Archive for November, 2007

String Theory

Posted in opinion with tags , , , , , , , , on 2007 November 19 by KLP

In AP Physics, I had the Elegant Universe by Brian Greene as assigned reading. My verbal reaction to it was something like, “this is all very interesting, but isn’t String Theory kind of an idle pursuit?” I recall that my teacher got annoyed. Anyway, I filed String Theory away in my mind for a while, until I watched the Nova special of the same title as the book with Kat and Bidya. I still find it very interesting and I still have a hard time as seeing it as anything more than mental masturbation. If string theory is not true, or if there is no unifying relationship between gravity and the other forces, would we miss it?What irks Kat and I is that String Theory is a sensation and it receives more attention than fields of science that are not only practical, but uncontested as fields of science. There doesn’t appear to be any way to disprove String Theory, after all. What is worrisome is the possibility that String Theory receives grant money. A quick Google search yields no evidence of this, but it isn’t a stretch to charge that for every bit of attention that String Theory gets, the rest of science gets that much less attention. For example, the Nova special on String Theory could have been a special on Medicinal Chemistry instead. Conceivably then, if there is a relationship between attention and funding, there is less funding available for the rest of science. If that’s the case, then it’s a damn shame because labs, such as my girlfriend’s, have to work really hard for their grant money.

But I am not about to take part in any war on String Theory. It is fun to think about dimensions beyond the four that we can perceive and whether or not the void of space is really a void. The truth is that funding shouldn’t be so damn scarce in the first place. The War on Drugs and the War on Terror gobble up more funding than String Theory ever could. [Yes, this article just took a political tack.] Wondering where the AIDS vaccine is, where the Male Pill is, where a viable, safe, and renewable alternative to fossil fuels is? These goals are smoldering in Iraq and decaying amongst sprayed coca crops in Colombia. Consider that in 2005, AIDS claimed an estimated 2.8 million lives. In the same year, AIDS research received $19.7 billion in funding from the US while the Iraq War received that much in a little more than three months. In contrast, it is estimated that 290,000 were killed under Saddam Hussein’s rule of 24 years. Understandably, many have strong opinions regarding terrorism and narcotics. But, if you are thinking of voting for someone who supports the Wars on Terrorism and Drugs, please consider where your tax dollars won’t be going first. When science gets the funding and attention it deserves, then maybe String Theory can finally become the non-issue it ought to be.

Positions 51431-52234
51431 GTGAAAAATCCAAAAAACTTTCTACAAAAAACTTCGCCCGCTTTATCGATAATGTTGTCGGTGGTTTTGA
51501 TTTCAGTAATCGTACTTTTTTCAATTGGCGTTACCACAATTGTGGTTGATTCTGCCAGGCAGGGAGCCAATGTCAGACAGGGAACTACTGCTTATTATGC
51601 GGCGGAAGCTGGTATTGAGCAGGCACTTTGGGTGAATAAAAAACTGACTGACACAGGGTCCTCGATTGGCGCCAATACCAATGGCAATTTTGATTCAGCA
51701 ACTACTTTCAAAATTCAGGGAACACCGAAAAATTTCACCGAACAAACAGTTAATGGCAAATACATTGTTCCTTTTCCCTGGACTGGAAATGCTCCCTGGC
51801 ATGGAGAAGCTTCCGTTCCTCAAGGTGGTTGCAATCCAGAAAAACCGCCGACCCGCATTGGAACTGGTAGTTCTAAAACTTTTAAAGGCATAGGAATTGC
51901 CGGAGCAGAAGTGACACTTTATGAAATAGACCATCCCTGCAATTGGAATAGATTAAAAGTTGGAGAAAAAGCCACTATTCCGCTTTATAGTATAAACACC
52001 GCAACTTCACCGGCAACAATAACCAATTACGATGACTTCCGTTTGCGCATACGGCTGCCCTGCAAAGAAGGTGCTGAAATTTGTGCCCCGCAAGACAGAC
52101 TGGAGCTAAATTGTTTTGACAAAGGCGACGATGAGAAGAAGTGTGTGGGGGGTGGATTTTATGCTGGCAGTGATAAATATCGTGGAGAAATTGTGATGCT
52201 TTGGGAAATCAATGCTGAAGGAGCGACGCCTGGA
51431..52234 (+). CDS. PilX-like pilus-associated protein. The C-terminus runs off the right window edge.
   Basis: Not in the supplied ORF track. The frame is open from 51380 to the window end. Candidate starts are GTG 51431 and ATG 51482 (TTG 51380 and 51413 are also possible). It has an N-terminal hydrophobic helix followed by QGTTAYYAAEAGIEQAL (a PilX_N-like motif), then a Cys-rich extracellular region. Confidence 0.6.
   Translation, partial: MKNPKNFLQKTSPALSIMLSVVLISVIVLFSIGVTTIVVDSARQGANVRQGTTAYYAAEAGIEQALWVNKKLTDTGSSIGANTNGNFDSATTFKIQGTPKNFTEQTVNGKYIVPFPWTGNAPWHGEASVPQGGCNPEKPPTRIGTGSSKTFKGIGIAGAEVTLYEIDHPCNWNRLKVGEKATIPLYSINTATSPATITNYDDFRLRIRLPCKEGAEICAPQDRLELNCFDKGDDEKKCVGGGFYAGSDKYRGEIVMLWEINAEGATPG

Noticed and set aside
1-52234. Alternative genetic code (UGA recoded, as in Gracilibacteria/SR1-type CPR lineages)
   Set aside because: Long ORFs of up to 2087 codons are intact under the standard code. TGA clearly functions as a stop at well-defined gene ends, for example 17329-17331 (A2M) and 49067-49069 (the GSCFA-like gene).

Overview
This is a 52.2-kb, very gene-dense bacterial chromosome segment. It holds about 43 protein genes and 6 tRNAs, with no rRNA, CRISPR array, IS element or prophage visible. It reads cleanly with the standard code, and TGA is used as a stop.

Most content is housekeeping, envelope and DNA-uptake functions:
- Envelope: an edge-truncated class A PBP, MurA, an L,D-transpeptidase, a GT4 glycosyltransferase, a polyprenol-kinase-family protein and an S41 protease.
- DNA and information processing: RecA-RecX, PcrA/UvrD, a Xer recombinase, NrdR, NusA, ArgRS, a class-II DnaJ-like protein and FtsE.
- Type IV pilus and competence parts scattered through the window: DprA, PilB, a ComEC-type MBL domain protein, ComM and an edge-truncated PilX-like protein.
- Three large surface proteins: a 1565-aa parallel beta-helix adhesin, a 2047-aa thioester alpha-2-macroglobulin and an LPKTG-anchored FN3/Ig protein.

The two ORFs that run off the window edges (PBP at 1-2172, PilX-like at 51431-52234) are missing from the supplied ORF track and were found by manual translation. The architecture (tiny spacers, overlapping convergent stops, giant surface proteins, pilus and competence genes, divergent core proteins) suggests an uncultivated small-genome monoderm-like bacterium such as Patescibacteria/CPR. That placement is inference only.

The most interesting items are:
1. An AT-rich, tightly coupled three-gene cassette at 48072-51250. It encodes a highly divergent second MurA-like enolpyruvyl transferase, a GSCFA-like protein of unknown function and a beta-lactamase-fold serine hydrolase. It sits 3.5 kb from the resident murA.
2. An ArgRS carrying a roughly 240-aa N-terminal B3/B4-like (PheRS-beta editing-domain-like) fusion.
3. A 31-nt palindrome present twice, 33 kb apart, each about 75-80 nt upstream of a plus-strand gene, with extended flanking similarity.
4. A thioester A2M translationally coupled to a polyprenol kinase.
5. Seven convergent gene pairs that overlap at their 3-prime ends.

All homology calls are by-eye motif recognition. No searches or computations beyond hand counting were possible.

QED

The above comic was taken from xkcd.com.

Advertisements

Randall’s Island, NY

Posted in music, Photo with tags , , , , on 2007 November 5 by KLP
I never really said anything about the Arcade Fire concert. It was a far cry from when I went with Kat to see them in February 2005. In fact, here are some of my exact words about that show…

Eventually, some odd music came on. I think it was Win Butler’s grandfather’s music. Then the band appeared. And then, they rocked. Let my try and reproduce the setlist.

Wake Up
Neighborhood #2 (Laika)
No Cars Go
Haiti
Neighborhood #4 (7 Kettles)
Intervention
Une Annee Sans Lumiere
Neighbor-hood #3 (Power Out) / Rebellion (Lies)
In the Backseat (?)
[encore]
Headlights Look Like Diamonds
Neighborhood #1 (Tunnels)

[Sigh] I can’t remember very well. Crown of Love and Born on a Train were also played, but I don’t remember when exactly. And there was definitely one more song in the encore.